HARRISBURG — A notice issued earlier this month by Pennsylvania Insurance Commissioner Teresa Miller prohibits insurance companies from discriminating based on gender identity, but doesn't require any specific coverage for procedures.
Miller recently notified insurance companies that are under the jurisdiction of the Pennsylvania Insurance Department, they cannot deny services based on a person’s gender identity and can’t issue policies with a blanket exclusion on services related to a person’s gender transition.
Jeremy F. Heinnickel, an attorney with Saul Ewing LLP, said that for most insurers, the biggest change will be a notice they’ll be required to include in their policies that specifies they comply with federal civil rights laws, that they don’t discriminate based on gender identity, that they won’t deny services based on gender identity and that they won’t deny or limit coverages related to gender transition if doing so would result in discrimination.
“(T)his guidance does not require insurers to cover any particular services that they are not otherwise required to cover,” Heinnickel told the Pennsulvania Record.
“For example, the guidance does not expressly require an insurance company to offer coverage for a gender reassignment procedure. However, if a few months down the road, an insured person must be hospitalized due to complications resulting from the surgery, the guidance prevents the insurer from categorically denying coverage for these complications because they relate to gender transition.”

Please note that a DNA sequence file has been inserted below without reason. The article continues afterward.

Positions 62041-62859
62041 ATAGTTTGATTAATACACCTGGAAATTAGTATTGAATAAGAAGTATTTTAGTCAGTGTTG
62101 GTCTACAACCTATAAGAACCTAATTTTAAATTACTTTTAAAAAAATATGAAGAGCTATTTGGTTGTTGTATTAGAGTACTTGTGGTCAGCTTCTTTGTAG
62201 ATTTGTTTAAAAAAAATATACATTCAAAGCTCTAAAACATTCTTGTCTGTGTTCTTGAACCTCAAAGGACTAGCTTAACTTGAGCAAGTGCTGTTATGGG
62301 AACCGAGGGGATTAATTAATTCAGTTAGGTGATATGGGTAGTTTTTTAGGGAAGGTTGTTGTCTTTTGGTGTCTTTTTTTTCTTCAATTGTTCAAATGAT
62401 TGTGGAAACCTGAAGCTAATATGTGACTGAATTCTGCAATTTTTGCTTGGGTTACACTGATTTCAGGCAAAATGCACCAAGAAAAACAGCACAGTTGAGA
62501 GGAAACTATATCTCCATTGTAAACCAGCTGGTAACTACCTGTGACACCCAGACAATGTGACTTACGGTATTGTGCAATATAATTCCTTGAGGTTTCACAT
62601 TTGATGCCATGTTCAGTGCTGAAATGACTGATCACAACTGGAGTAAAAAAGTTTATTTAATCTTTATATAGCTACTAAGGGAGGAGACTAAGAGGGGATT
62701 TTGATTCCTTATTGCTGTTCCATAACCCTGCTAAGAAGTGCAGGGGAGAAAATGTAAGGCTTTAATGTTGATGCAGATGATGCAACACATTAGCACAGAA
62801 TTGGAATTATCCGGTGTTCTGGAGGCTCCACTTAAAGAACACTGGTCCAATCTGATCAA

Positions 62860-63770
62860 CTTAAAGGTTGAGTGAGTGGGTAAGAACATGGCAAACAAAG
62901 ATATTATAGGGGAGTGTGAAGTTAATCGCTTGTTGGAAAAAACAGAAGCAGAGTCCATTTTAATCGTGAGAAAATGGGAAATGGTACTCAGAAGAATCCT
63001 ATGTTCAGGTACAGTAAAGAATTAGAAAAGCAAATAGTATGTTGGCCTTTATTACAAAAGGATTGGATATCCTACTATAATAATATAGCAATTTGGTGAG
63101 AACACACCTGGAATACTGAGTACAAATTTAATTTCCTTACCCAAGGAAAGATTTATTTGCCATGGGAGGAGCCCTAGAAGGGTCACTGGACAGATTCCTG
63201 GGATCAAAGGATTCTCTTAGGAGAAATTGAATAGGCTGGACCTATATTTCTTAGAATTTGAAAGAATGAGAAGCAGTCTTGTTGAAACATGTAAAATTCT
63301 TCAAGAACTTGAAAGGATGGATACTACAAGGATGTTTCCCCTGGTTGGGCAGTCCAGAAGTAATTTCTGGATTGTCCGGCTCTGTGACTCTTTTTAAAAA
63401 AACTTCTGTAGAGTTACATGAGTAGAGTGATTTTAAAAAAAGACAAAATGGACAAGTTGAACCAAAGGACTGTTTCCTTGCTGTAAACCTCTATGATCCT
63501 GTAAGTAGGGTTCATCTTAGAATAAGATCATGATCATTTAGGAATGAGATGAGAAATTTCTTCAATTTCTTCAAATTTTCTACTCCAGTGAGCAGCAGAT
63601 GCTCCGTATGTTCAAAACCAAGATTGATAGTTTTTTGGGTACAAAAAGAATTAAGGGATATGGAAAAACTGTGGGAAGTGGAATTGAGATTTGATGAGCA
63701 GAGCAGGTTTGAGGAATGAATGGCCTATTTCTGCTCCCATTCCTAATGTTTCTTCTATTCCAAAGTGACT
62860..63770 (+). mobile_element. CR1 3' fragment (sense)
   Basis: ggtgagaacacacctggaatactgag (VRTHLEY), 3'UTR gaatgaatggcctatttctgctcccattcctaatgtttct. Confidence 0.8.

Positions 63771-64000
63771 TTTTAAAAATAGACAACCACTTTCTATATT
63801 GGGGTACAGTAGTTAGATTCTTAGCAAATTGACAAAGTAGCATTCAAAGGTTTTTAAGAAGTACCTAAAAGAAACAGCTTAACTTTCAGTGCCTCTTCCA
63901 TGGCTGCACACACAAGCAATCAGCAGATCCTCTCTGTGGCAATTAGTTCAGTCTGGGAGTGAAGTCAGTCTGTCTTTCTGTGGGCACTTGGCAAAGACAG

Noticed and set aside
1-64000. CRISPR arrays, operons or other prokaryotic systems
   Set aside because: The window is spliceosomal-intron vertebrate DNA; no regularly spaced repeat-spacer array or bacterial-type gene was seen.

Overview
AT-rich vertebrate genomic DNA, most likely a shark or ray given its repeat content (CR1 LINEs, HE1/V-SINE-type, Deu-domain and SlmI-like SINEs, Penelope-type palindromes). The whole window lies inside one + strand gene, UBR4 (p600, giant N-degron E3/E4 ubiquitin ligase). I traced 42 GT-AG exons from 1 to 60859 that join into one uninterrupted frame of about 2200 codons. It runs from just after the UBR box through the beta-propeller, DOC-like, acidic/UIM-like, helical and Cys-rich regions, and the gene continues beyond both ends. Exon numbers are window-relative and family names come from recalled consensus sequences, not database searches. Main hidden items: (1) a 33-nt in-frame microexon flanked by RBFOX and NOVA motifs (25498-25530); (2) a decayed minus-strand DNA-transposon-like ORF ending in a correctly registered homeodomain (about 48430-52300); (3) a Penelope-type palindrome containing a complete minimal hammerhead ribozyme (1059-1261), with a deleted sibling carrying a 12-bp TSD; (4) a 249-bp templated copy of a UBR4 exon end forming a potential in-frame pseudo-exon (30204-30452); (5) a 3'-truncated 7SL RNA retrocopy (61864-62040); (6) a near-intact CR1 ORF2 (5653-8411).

The guidance likely came because of the executive orders Gov. Tom Wolf (D) issued in April that prohibits agencies under the governor’s authority from discriminating on the basis of sexual orientation, gender expression or gender identity. In a news release accompanying the orders, Wolf blasted North Carolina and Mississippi for passing legislation barring transgender people from using bathrooms that match their gender identity.
“While the governors of North Carolina and Mississippi have signed into law deplorable legislation targeting LGBT people, Gov. Wolf is standing up and sending a completely different message – one that tells the world Pennsylvania is a welcoming state that values diversity and human dignity,” the release said.
Wolf also called on the state Legislature to pass the Pennsylvania Fairness Act, which would prohibit discrimination based on sexual orientation or gender identity statewide.
“I think the governor’s and commissioner’s actions are influenced by the controversy in North Carolina, but also the fact that the Pennsylvania Legislature has also not yet passed the Pennsylvania Fairness Act,” Heinnickel said.
Pennsylvania’s move follows that of several other states that have required insurers to not discriminate based on gender identity.
“In December 2013, Connecticut’s Insurance Department issued a similar bulletin related to gender identity nondiscrimination,” Heinnickel said.
“The Connecticut department’s position barring gender identity discrimination was partially based on the state’s anti-discrimination laws, which specifically prohibit discrimination based on ‘gender identity or expression.’ In addition to Connecticut, Delaware, Illinois, New York, Rhode Island, Massachusetts, Minnesota and Vermont are among some of the other states that have issued similar guidance.”